Your Reading Life
MsMac: What books are on your night stand?
Amy: At the moment, my nightstand holds two very different books: THE CELLIST OF SARAJEVO by Stephen Galloway and IF YOU WERE A CHOCOLATE MUSTACHE by J. Patrick Lewis.
MsMac:What was your favorite book as a child/teen? As an adult?
Amy: I loved so many books. As a little girl, I would get lost in RICHARD SCARRY’S BEST STORYBOOK EVER and A CHILD’S GARDEN OF POEMS, illustrated by Gyo Fujikawa. As I got older, I was a real Nancy Drew fan, enjoying 15 nightly minutes of reading in bed. My mother always checked out library books for my sister Heidi and me, and we kept them on a deacon’s bench in our front hall. Now I have the bench, and it reminds me of those days. As an adult, I have many favorites including WORDS TO LIVE BY by Eknath Easwaran and David Shenk’s THE GENIUS IN ALL OF US.
MsMac: Where’s your favorite reading spot?
Amy: I love reading in bed, in the bathtub, under the Christmas tree…anywhere, really!
MsMac: What do you think about the trend to e-books?
Amy : E-books are amazing, and although I don’t own an e-reader yet, I wouldn’t be opposed to reading on one. But just as I love drafting on paper and then moving to computer, my heart will always hold paper books dear.
MsMac: I have to agree with you, Amy. I have an IPad but I have yet to read a book with it.
Your Writing Life
MsMac: What does a day of work look like for you? What is your favorite time of day to write?
Amy: My daily work often finds me planning to teach or teaching workshops in schools. Writing is something I tuck into nooks of both day and night, often when the rest of the house is sleeping. Some days I am more disciplined than others, and those days make me happy.
MsMac: Writing the first draft or revising? Which is your favorite?
Amy: I love both! I adore the surprise of drafting, being visited by a mysterious sparkling idea. And I love revising, getting to know the idea better, helping it find its shape and voice. Drafting allows me to free my mind, to accept quirky trinkets from the universe. Revising requires me to read, reread, listen, tune, and rewrite. Both are exciting.
MsMac: What does your writing space look like?
Amy: I write everywhere: at the kitchen table, on my bed, lying on the living room floor, outside in the grass, snuggled up in our fat purple chair, on my steering wheel, at my roll top desk…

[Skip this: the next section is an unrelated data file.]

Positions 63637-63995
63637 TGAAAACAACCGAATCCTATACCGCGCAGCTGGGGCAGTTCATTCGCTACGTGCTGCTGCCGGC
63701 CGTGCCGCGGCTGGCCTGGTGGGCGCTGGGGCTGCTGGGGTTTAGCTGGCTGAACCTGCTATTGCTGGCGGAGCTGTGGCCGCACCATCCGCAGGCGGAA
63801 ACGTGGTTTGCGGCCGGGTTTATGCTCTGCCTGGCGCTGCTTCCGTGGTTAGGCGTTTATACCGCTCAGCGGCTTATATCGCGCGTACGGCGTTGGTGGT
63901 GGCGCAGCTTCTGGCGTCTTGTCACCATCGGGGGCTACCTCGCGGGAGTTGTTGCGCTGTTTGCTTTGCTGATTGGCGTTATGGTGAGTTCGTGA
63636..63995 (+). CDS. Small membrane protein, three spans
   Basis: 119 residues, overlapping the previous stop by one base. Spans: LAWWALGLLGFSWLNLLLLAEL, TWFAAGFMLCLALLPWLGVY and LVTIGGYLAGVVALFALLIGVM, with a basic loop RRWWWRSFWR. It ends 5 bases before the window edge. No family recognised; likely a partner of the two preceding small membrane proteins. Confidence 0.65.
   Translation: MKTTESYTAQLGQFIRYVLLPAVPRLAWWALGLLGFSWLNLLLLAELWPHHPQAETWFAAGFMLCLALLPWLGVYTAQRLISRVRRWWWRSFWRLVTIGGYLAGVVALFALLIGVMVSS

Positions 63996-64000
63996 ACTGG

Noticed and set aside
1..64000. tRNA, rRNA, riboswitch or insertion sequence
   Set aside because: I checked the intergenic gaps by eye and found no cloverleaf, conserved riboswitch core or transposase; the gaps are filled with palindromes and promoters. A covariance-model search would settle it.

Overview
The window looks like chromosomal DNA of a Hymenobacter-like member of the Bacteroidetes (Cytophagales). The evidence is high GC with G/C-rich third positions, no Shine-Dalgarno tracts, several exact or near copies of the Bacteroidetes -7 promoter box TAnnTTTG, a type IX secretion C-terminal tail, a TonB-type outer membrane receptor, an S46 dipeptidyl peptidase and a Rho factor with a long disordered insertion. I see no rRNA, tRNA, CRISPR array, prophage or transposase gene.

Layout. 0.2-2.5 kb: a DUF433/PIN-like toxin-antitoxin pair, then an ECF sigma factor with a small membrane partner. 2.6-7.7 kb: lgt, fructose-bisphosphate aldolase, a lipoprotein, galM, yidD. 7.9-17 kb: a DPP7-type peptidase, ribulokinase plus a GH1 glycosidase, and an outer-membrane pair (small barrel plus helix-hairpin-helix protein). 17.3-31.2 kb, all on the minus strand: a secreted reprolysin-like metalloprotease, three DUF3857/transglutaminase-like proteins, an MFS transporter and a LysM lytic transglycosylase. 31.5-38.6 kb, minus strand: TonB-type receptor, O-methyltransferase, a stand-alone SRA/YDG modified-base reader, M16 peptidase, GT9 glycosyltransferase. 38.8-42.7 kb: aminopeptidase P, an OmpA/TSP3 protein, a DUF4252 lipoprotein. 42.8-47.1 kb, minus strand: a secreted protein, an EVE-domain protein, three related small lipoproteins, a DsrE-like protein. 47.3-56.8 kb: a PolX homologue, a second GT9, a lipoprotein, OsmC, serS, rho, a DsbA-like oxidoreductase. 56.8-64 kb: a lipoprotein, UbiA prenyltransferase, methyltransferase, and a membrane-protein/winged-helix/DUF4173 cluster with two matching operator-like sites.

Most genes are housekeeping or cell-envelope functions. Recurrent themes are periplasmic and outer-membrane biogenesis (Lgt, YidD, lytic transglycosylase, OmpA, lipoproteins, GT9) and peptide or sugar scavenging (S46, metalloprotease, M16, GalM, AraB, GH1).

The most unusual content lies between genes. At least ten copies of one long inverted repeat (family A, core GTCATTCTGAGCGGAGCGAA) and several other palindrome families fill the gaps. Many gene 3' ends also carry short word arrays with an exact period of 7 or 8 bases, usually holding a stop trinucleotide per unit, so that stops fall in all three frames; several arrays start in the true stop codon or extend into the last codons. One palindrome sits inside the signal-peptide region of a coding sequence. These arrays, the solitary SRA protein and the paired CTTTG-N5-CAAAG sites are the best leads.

MsMac: What are your current projects?
Amy: Right now I need to finish up READING TIME (WordSong), a collection of poems about reading. I am also working on my first picture book and brewing a few other poetry collections.
MsMac: What advice do you have for poets of any age?
Amy: Listen to that small inner voice, the one tossing you mysterious sparkling ideas. Build in some daily quiet so you can hear it.
MsMac: What might readers find you doing when you’re not writing?
Amy: Oh, you might find me just visiting with my great husband and children, or baking, or reading, or working on this enormous granny square afghan, or laughing at the antics of our many pets.
About The Poem Farm
MsMac: How did The Poem Farm Get started?
Amy: I began The Poem Farm as a one-month blog in April 2010. My intent was to write and post a new poem each day for the whole month, but when April ended, I was not finished! I decided to continue posting daily poems and notes to students for a whole year and now still post regularly. Keeping this blog has widened and deepened my little world in more ways than I ever could have dreamt.
MsMac: You have a couple of poetry books that are going to be released. What can you tell me about them?
Amy: FOREST HAS A SONG (Clarion) will be published this March, and it is a whimsical collection of poems about a forest through the seasons. My husband Mark, a science teacher, taught me to pay lose attention to nature on our many hikes together. With this book, I hope to pass on his reverence for the wooded world.
READING TIME (WordSong) is a celebration of reading, inspired by watching our children – Hope, Georgia, and Henry – fall headlong into books of all sorts.
MsMac: What do you hope readers take away?
Amy: I love reading poems that make me whisper, “Yes! I feel that way too, but I didn’t know I felt that way until now.” And I hope that in some small way, my poems will give readers this “not alone” feeling. I always hope that people will be able to find themselves in my poems.
Just for Fun
MsMac: Chocolate: Dark or milk?
MsMac: Coffee or tea?
MsMac: Dance: funky chicken or the tango?
Here is one I love, from Naomi Shihab Nye’s “Kindness.”
“Then it is only kindness that makes sense anymore,
only kindness that ties your shoes
and sends you out into the day to mail letters and purchase bread,
only kindness that raises its head
from the crowd of the world to say
it is I you have been looking for,
and then goes with you everywhere
like a shadow or a friend.”